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Towing: The Laws You Need to Know

By: Kevin Dowling BA (IMC) - Updated: 21 Nov 2012 | comments*Discuss
Towing Vehicle Braked Speed Licence Test

If you are planning on using a vehicle for towing, either with a caravan or trailer, then you’ll need to know the rules of the road that apply to towing vehicles.

Do I Need a Special Licence to Tow Vehicles?

Motorists who have already passed their driving test and hold a full driving licence are allowed to drive vehicle and trailer combinations up to a specified limit of 8.25 tonnes.

Motorists who passed their test after 1 January 1997, however, also have to comply with the following restrictions. For example, they are only able to drive vehicles up to a weight limit of 3.5 tonnes, and with no more than eight passenger seats (classified as Category B vehicles), and with a trailer weighing no more than 4.25 tonnes.

For those category B vehicles that are accompanied by larger trailers, motorists are still authorised to drive them, with the proviso that the combined Maximum Authorised Mass of the vehicle - and the trailer - does not exceed a total weight of 3.5 tonnes. Vehicles over this weight are considered ‘large goods vehicles’ and motorists would be required to pass an additional test before being legally allowed to drive one.

What are the Speed Limits when Towing?

The speed limit for towing a vehicle is 60 miles per hour (mph) for motorways and dual carriageways and 50mph on all other roads, unless there are lower speed restrictions in operation, for example a 30mph zone.

If the combination of the vehicle plus the trailer is over the 7500 Maximum Authorised Mass, then the limit of 50mph is applied to dual carriageways also.

What are the Main Differences between Unbraked and Braked Trailers?

An unbraked trailer has no brakes fitted to it, meaning that the vehicle towing the trailer has to do all the braking. Conversely a braked trailer has its own set of brakes which are also known as ‘overrun brakes’.

This means that when the vehicle towing brakes, the trailer will apply its own set of brakes, which are mechanically linked and connected via the vehicle tow bar.

Will I be Breaking the Law if my Load Hangs over the Trailer?

This depends on the length of the load and how far it overhangs the trailer. If the load overhangs by between one and two metres in length, it is the motorists responsibility to ensure that the end of the load is clearly visible, by attaching a warning (or perhaps a piece of cloth) that is identifiable to following drivers.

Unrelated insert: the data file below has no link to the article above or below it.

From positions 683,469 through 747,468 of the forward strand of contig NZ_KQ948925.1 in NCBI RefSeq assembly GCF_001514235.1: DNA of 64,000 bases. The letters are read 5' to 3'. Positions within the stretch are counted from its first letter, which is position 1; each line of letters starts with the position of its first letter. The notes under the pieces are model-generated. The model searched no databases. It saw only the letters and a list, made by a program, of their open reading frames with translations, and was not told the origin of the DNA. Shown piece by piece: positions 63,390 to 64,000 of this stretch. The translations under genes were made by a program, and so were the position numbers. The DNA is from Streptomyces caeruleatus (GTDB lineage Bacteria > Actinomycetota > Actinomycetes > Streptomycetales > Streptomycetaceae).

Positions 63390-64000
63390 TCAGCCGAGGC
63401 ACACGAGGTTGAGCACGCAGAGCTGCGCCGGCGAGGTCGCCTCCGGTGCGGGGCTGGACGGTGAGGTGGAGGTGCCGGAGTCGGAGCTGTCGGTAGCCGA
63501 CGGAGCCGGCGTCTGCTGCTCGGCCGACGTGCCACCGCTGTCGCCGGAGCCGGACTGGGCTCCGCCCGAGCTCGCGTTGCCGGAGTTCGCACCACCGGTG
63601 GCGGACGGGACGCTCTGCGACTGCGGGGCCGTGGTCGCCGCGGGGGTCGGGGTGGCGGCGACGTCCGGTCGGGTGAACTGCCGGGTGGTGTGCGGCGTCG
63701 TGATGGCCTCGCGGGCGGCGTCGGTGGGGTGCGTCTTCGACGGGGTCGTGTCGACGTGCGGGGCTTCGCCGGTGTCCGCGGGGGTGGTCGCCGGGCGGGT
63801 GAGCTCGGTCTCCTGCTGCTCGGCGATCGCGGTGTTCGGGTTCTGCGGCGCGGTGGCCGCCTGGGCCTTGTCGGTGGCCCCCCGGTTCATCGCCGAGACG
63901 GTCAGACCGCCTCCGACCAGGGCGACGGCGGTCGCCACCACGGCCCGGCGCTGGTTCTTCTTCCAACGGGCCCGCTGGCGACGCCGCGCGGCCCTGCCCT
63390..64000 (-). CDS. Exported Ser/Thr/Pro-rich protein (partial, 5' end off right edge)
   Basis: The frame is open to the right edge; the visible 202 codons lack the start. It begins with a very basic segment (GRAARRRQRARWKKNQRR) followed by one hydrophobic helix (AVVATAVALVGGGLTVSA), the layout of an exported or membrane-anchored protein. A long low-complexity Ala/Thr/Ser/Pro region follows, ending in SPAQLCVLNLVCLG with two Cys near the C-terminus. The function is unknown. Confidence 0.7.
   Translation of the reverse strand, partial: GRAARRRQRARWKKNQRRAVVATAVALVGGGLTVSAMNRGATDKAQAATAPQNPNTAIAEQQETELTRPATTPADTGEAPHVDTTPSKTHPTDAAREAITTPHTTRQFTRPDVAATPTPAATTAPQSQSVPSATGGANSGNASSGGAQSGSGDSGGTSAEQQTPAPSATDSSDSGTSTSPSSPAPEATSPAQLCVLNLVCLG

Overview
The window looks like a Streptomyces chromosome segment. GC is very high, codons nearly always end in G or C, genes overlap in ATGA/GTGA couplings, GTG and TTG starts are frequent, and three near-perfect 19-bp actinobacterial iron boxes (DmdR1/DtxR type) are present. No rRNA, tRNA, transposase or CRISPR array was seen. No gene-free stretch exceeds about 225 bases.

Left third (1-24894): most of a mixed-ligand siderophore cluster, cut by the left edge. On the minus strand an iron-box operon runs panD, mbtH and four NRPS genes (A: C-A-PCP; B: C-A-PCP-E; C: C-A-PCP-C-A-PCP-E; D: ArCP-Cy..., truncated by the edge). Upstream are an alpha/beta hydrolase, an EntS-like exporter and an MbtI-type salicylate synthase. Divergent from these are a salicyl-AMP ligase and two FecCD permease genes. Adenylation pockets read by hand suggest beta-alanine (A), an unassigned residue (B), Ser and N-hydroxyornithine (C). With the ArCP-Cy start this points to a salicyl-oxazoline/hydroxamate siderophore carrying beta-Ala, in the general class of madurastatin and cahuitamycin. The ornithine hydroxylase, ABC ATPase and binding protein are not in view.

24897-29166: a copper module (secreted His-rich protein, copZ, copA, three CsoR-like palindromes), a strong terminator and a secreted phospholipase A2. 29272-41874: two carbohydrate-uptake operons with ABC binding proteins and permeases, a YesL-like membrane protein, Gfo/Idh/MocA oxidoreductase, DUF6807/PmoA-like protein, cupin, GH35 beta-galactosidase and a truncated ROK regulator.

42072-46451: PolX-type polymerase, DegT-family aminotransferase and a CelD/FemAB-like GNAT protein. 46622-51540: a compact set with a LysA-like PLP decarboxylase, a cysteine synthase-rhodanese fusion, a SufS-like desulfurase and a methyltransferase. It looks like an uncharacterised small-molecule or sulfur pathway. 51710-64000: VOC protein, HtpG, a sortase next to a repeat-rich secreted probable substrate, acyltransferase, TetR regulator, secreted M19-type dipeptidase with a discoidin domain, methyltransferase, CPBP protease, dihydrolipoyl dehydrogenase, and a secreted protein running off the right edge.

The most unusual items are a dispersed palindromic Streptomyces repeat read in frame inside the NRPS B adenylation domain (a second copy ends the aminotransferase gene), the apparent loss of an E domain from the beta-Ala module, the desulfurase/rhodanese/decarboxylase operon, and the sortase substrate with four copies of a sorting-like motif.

If the overhang is between two metres and three metres, a long vehicle ‘marker board’ must be fitted and illuminated at night. If, however, the overhang is longer than 3.05 metres, then the police require notification at least two days before the journey.

Will I Need a ‘Long Vehicle’ Marker Board?

A long vehicle marker board or plate is only considered a legal requirement for trailers over 3.5 tonnes, where the overhang of the load is significant (as mentioned above) or where the towing vehicle is considered to be the size of a lorry.

Where they are required, you will need different types of market board, depending on the length of the vehicle.

Are there Other Legal Requirements to be Aware of?

It is worth bearing in mind that since 1982, all trailers – including unbraked ones – must be clearly marked with their maximum gross weight in kilogrammes.

Finally, according to the Department of Transport, it is recommended that trailers with a weight of less than 3.5 tonnes should display a manufacturer’s plate. This should provide helpful information on the trailer including maximum weight, manufacturer serial numbers and maximum weight per axle.

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